A bid to help drought-stricken dairy farmers stay afloat amid crippling drought has seen $3.1 million in relief payments split between farms.
Woolworths’ Drought Relief Milk initiative, which started in September, has seen more than 280 dairy farmers across NSW, Queensland and Victoria share in the monthly windfall.
Sixteen from the Hunter received another payment - through milk processing company Parmalat, before Christmas and it’s making a huge difference.
Read more: Dairy farmers walking a financial tightrope
The supermarket giant has now said it will continue the venture for another six months.
It hasn’t resolved the issue but it has helped, if we didn't have that extra money we wouldn’t be running this business at all – you can’t keep going into debt,Singleton dairy farmer Melinda Hassett said.
Mrs Hassett milks 320 cows with her husband Michael. They’ve been in the industry for 10 years and the past 12 months have been their hardest yet.
“The drought on top of the price we are paid for milk has made it worse. The cows have to have grain in the dairy and it has tripled in price to what it normally is … our costs have risen $10,000 to $20,000 per month.”
Shoppers are funding the relief payments when they buy Woolworths full cream or lite milk for $2.20 (for two litres) or $3.30 (for three litres). Ten cents per litre goes into the fund.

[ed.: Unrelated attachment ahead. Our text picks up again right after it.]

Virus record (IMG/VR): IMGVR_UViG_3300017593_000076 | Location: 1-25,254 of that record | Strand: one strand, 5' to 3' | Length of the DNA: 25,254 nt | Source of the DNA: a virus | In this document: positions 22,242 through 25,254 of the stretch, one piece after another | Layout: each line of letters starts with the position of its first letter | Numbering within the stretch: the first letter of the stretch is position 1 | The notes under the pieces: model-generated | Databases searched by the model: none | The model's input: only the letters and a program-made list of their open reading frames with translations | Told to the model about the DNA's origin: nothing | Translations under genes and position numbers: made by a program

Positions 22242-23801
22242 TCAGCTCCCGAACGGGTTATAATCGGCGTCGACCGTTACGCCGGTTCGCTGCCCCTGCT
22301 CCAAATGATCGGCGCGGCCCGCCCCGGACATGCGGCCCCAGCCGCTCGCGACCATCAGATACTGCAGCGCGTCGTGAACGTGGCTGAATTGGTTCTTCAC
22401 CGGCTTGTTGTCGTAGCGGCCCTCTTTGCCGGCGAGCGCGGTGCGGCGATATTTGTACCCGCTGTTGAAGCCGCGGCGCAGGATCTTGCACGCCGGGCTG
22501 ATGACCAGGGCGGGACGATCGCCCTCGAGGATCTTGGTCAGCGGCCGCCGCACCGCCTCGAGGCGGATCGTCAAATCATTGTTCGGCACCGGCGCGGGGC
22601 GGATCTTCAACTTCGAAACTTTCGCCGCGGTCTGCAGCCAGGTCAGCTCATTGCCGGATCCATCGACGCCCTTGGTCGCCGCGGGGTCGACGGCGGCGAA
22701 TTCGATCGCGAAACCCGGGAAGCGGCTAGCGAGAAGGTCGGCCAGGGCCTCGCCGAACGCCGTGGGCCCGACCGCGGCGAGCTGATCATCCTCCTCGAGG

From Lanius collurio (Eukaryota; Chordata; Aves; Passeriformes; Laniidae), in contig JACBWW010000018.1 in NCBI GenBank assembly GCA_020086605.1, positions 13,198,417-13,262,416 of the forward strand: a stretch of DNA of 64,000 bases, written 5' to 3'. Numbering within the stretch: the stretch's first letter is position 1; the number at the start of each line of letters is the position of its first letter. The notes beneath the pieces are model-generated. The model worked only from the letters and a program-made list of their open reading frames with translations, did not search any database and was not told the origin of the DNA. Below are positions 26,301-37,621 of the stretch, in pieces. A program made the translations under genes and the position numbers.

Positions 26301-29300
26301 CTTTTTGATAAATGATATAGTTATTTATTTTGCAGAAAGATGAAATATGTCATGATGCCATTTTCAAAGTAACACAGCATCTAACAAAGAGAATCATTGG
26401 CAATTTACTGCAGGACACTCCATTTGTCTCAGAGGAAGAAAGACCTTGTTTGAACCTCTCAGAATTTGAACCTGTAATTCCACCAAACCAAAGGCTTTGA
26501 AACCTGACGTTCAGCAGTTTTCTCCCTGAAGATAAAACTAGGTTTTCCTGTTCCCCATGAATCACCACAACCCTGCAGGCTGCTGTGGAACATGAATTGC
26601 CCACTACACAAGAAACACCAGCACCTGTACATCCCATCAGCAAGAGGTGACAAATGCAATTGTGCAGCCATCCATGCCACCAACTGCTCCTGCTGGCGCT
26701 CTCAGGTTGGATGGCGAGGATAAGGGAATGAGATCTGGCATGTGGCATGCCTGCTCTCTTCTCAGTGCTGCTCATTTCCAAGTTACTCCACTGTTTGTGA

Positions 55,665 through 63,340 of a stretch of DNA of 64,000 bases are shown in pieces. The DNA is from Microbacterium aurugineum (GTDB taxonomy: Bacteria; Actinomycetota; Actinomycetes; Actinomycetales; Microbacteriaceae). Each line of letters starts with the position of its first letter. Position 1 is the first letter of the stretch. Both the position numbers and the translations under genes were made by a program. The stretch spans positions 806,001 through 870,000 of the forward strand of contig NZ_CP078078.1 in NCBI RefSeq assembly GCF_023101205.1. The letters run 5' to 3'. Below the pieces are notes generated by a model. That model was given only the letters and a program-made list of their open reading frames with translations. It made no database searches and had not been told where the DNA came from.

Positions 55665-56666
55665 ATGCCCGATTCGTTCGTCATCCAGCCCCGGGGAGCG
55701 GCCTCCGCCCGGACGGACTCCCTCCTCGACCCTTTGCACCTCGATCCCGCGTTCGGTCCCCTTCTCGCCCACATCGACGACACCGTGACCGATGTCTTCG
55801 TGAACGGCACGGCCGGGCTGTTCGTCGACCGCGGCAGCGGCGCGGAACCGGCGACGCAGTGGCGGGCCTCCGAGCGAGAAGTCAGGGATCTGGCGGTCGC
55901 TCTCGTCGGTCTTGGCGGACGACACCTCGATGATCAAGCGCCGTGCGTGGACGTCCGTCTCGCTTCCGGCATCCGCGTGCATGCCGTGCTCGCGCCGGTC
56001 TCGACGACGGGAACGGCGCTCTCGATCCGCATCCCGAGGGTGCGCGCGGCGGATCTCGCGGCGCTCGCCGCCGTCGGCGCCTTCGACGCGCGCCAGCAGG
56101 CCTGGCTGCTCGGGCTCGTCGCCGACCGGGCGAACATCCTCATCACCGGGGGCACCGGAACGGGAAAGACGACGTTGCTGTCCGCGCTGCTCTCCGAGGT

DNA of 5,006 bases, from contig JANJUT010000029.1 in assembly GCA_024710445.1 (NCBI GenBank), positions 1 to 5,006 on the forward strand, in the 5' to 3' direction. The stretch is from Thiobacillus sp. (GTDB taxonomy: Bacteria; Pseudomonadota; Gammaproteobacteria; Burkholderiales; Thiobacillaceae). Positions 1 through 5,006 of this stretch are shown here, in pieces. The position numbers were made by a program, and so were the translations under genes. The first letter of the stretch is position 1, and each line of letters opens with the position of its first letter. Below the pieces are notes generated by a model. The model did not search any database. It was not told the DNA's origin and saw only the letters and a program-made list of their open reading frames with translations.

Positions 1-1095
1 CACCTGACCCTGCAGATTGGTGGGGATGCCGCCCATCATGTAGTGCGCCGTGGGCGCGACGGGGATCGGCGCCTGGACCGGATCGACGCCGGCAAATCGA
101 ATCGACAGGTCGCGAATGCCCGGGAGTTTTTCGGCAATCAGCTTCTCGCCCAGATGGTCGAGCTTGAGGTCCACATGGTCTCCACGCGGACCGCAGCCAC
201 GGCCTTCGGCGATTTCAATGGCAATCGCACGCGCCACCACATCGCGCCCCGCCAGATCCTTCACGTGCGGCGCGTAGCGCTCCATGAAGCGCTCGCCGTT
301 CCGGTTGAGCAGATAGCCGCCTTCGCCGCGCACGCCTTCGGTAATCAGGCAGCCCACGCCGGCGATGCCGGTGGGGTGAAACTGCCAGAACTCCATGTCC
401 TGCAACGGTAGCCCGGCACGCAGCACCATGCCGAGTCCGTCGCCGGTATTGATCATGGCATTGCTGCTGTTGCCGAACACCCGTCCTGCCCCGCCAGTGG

The money is distributed through the Drought Relief Committee, which includes Premium Milk Limited Chairman Peter Jervis, Dairy Connect CEO Shaughn Morgan, Parmalat General Manager - Supply Chain Vince Houlihan and an independent auditor from KPMG.
Payments are made on the 15th of each month and based on the volume of milk provided to Parmalat. Each farmer receives a minimum of $1000.
We know dairy farmers have more than enough on their plate managing the effects of drought, so we’ve been careful to keep the program simple and relief payments quick,Woolworths director of fresh food Paul Harker said.
“This means any extra money collected on the range is sent directly to drought affected dairy farmers by Parmalat in line with the usual monthly payment cycle.
“We want to find a pathway to a more sustainable dairy industry over the long term and will be engaging closely with industry to this end over the coming months.”
Dairy Connect CEO and Drought Relief Committee member Shaughn Morgan said farmers had used the money to help with the cost of buying in feed for their cows.